When Growth Stops

I’m 5’11.5″. I tell people that I am six feet tall. Growing up, I always wanted to get to 6′. For whatever reason, it was some benchmark that became a goal–one that I had basically no control over. I never drank coffee when I was young–so I guess I can at least say that I didn’t stunt my growth at all. But there came a point when I had to accept that I wasn’t going to grow anymore. I wasn’t going to get to that 6 foot mark. And I never would.

I’ve been practicing yoga for about a year now. It is a spiritual practice as much if not more than it is a physical one (if such divisions must be made). Among its numerous benefits, yoga helps you to become more flexible. Many people think that yoga is just about stretching, or primarily just an act of stretching. This is not true. But stretching is certainly a significant part of it.

One of the ways that you become more flexible is not just by stretching, but by pushing your stretch beyond the edge. The way you do this is to take your stretch to the edge and breath deeply into it. Then, as you inhale, you come back out of the stretch just a little bit, and as you exhale you push forward just beyond where you were before. 


The metaphor of “spiritual growth” gets used a lot in some circles. You have never really fully arrived, and to live a responsible spiritual life you should always be looking for ways to grow. I’ve never really liked this metaphor, even beyond just the cheesiness factor.

The thing about growth: it pretty much just happens. Yes you eat food, give your body vitamins and nutrients that are essential. But beyond that, it’s just kind of the nature of things. At least up to a point. Everyone stops growing at the end of adolescence. The mind and the spirit and the soul may keep developing, but it’s not really growth. Actually, far too many people basically stop significantly progressing around the same time that their bodies are done growing.

Consider rather the metaphor of stretching. We all have our edges, our limits that have come from our experiences and our efforts. Yet we spend much of our lives seeking comfort, seeking how to dwell safely distant from these edges. The longer that we avoid our edges, the more inflexible we become. The narrower our limits shrink. We can take this metaphor into several areas: mental, emotional, spiritual. But really it is holistic. It applies to our entire soul. To all areas of life.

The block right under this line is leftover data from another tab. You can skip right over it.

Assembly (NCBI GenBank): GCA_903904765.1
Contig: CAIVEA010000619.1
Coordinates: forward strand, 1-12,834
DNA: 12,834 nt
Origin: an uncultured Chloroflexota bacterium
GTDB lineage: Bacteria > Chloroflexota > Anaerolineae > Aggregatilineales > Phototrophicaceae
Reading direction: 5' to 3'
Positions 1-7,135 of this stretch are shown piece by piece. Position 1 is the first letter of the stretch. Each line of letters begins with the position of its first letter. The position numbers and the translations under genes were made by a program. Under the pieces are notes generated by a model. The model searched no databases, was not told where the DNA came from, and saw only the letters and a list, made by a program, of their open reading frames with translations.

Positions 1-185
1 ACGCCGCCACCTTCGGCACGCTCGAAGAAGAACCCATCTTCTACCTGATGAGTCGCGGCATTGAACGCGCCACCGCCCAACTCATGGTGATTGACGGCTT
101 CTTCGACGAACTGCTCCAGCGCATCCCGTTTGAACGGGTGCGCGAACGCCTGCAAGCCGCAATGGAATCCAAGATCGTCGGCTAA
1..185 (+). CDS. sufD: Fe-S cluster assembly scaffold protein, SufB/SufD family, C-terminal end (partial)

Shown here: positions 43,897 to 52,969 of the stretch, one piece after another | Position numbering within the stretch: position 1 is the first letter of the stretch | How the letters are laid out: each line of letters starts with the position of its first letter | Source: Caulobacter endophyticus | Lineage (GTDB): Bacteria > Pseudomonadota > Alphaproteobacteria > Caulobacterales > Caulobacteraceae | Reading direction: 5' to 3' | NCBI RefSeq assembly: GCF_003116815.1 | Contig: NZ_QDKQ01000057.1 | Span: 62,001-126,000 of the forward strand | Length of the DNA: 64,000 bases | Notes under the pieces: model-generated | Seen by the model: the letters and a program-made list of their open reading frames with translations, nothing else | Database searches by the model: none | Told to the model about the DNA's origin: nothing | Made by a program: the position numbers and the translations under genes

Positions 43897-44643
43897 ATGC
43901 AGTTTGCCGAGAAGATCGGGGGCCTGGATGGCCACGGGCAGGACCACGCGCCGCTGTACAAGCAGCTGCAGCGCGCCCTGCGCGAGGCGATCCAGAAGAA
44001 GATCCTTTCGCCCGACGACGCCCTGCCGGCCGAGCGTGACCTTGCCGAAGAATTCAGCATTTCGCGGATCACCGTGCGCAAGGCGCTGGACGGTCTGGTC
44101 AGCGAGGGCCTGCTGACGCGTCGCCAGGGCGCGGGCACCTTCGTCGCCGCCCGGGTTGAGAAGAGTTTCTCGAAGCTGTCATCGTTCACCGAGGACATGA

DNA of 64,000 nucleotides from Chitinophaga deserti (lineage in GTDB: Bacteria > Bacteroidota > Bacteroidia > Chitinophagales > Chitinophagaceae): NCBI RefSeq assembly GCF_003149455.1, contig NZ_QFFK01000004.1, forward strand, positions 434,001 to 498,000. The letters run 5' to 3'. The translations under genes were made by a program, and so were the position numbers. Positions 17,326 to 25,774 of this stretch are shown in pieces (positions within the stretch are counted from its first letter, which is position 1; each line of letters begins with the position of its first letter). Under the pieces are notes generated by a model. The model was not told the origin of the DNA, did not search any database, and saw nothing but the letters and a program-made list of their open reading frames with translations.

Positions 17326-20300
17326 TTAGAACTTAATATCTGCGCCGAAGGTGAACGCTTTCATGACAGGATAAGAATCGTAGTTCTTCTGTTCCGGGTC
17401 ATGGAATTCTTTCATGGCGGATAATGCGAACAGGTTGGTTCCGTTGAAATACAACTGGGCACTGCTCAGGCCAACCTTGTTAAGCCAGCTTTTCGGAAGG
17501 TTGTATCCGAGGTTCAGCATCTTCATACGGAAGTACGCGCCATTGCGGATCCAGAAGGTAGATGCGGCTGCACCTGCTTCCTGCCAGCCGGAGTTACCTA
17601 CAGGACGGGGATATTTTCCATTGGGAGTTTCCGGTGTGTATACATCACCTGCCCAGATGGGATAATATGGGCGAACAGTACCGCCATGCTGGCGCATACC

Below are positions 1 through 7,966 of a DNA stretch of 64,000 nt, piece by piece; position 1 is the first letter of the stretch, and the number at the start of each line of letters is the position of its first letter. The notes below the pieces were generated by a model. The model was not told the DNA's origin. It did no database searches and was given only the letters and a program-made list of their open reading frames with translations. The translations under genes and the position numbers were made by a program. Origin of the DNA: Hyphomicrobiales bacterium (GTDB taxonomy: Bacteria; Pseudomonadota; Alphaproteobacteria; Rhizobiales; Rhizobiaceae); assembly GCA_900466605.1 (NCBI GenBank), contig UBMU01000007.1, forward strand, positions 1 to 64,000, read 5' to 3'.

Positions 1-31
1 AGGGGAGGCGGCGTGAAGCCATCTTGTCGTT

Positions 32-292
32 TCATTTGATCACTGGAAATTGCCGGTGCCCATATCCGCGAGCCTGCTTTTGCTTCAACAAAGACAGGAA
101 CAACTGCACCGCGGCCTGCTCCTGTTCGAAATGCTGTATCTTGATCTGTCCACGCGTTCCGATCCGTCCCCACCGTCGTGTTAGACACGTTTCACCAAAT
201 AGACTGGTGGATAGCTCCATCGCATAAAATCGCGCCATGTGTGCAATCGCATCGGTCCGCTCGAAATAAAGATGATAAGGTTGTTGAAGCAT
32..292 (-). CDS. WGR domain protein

Stretching is an active decision. It does not just happen. And it does not stop. We must choose to take ourselves to those edges, to accept the places that are a little uncomfortable, to breathe deeply in their midst. To accept our limitations but also to push those edges ever so slightly.

It does not happen easily. We cannot take a great leap forward just by desire or the sheer effort of will. In fact, we cannot take a great leap forward at all. It must happen slowly. It requires time. It takes regular, continual practice. Constantly deciding to return to that edge, pushing into it a little bit more each day. How much easier is it to shrink back into ease and comfort? to give up the effort after the realization that this is something that will take a really long time?

I will never be 6 feet tall. Even if I keep stretching and expand the compression of my spine, half an inch is probably too much to hope for. Growth has stopped. But I will continue to be stretched as long as I don’t recede away from the edges and seek to insulate myself in what might feel safe and secure.

Is it really necessary? Are safety and security really that bad of things? Perhaps not. But they do not come from insulation, they do not come from hiding, they do not come from inflexibility. That which is brittle breaks at the slightest blow. And there is no avoiding life’s blows.

To stretch is a choice. Even when we do not feel like we are growing, we can choose to stretch ourselves. We can choose to take ourselves to the edges, take a deep breath, and enter in.

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